A way forward in protecting health services in conflict: moving beyond the humanitarian paradigm

Attacks on health workers, clinics, hospitals, ambulances and patients during periods of armed conflict or civil disturbance pose enormous challenges to humanitarian response and constitute affronts to the imperatives of human rights and civilian protection.

Keywords: health care, health services, neutrality, impartiality, human rights, conflict, humanitarian law.

About the author

Leonard S. Rubenstein
Senior Scholar and Director of the Program on Human Rights, Health and Conflict at the Center for Human Rights and Public Health of the Johns Hopkins Bloomberg School of Public Health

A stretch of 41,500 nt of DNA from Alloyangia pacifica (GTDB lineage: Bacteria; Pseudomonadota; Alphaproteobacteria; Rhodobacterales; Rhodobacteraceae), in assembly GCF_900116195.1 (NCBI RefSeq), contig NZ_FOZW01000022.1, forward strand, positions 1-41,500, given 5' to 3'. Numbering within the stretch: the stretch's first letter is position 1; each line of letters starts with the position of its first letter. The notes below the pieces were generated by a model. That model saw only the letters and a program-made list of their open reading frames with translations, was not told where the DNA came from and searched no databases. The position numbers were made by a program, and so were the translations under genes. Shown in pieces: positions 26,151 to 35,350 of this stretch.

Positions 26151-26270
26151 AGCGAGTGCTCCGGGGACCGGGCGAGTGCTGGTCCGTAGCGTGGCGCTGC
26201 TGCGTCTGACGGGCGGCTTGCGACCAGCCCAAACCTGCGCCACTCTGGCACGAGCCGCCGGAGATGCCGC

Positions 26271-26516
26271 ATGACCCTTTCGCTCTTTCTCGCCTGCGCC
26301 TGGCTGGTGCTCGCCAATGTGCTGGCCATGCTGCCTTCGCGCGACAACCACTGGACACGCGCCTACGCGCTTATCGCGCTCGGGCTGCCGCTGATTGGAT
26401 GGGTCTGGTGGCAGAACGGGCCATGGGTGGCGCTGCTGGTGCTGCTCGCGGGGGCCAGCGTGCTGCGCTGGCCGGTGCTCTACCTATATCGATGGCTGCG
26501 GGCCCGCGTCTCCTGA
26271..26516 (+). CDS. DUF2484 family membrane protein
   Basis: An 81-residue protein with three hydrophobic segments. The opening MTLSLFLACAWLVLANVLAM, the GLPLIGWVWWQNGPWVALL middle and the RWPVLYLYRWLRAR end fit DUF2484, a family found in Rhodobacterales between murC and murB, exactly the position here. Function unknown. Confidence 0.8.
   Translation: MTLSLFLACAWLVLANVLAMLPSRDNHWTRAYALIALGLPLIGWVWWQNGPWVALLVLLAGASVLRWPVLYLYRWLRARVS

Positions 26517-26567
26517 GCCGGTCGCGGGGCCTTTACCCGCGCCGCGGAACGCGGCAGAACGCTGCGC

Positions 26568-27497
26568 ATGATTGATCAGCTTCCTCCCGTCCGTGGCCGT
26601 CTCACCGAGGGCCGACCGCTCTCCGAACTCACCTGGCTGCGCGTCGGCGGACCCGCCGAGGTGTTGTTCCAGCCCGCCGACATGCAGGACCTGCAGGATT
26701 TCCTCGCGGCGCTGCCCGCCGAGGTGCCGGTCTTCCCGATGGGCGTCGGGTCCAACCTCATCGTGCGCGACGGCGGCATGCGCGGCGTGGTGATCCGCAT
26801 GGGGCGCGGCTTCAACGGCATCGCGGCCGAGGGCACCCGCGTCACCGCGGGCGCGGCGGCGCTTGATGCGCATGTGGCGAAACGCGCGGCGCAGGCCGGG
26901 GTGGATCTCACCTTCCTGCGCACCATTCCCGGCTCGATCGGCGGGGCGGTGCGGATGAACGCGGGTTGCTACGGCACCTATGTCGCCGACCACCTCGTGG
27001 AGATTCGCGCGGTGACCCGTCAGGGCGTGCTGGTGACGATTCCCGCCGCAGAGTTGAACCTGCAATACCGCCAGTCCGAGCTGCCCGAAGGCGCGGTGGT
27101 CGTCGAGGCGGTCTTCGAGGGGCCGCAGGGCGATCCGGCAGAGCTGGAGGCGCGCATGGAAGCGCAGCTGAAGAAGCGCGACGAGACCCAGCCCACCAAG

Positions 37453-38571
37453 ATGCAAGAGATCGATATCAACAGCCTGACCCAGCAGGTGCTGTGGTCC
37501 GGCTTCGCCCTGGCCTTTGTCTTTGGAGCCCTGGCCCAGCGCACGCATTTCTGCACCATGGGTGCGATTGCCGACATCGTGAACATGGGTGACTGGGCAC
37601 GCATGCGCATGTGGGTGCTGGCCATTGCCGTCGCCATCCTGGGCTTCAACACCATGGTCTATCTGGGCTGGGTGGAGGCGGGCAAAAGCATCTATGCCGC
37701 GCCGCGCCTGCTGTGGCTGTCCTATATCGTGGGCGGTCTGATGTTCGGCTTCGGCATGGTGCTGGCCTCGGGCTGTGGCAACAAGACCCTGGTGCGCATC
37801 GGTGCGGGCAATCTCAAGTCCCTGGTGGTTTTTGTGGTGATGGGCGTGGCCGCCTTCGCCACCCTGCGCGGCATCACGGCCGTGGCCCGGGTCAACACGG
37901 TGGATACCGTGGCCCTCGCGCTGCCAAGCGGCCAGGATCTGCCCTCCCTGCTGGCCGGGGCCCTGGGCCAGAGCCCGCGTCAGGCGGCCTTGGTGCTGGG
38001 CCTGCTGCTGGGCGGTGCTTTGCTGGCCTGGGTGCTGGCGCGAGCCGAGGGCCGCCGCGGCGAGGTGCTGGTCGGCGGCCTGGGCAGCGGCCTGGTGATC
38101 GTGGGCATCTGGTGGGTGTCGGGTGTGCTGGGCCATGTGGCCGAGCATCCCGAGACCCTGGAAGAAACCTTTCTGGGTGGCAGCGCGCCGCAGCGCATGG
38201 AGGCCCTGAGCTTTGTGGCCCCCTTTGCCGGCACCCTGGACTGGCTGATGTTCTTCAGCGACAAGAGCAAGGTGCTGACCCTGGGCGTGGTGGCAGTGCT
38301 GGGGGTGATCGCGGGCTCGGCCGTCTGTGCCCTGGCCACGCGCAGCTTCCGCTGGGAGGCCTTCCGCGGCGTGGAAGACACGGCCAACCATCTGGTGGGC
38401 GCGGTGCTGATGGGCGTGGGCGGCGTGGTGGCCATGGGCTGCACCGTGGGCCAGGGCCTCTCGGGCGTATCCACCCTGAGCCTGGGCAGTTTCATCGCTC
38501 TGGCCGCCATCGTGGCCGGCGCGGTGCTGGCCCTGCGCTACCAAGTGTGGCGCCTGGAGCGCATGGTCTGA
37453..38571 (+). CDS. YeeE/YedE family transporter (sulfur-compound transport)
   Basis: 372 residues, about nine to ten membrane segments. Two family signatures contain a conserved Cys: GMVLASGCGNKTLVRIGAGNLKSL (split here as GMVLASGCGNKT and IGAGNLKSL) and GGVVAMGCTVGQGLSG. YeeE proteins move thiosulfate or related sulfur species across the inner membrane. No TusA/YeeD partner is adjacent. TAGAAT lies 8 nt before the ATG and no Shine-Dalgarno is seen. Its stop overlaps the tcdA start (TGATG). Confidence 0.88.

Leonard S. Rubenstein, JD, is Senior Scholar and Director of the Program on Human Rights, Health and Conflict at the Center for Human Rights and Public Health of the Johns Hopkins Bloomberg School of Public Health. He is also Chair of the Safeguarding Health in Conflict Coalition. Before joining Johns Hopkins, Mr. Rubenstein served as President of Physicians for Human Rights.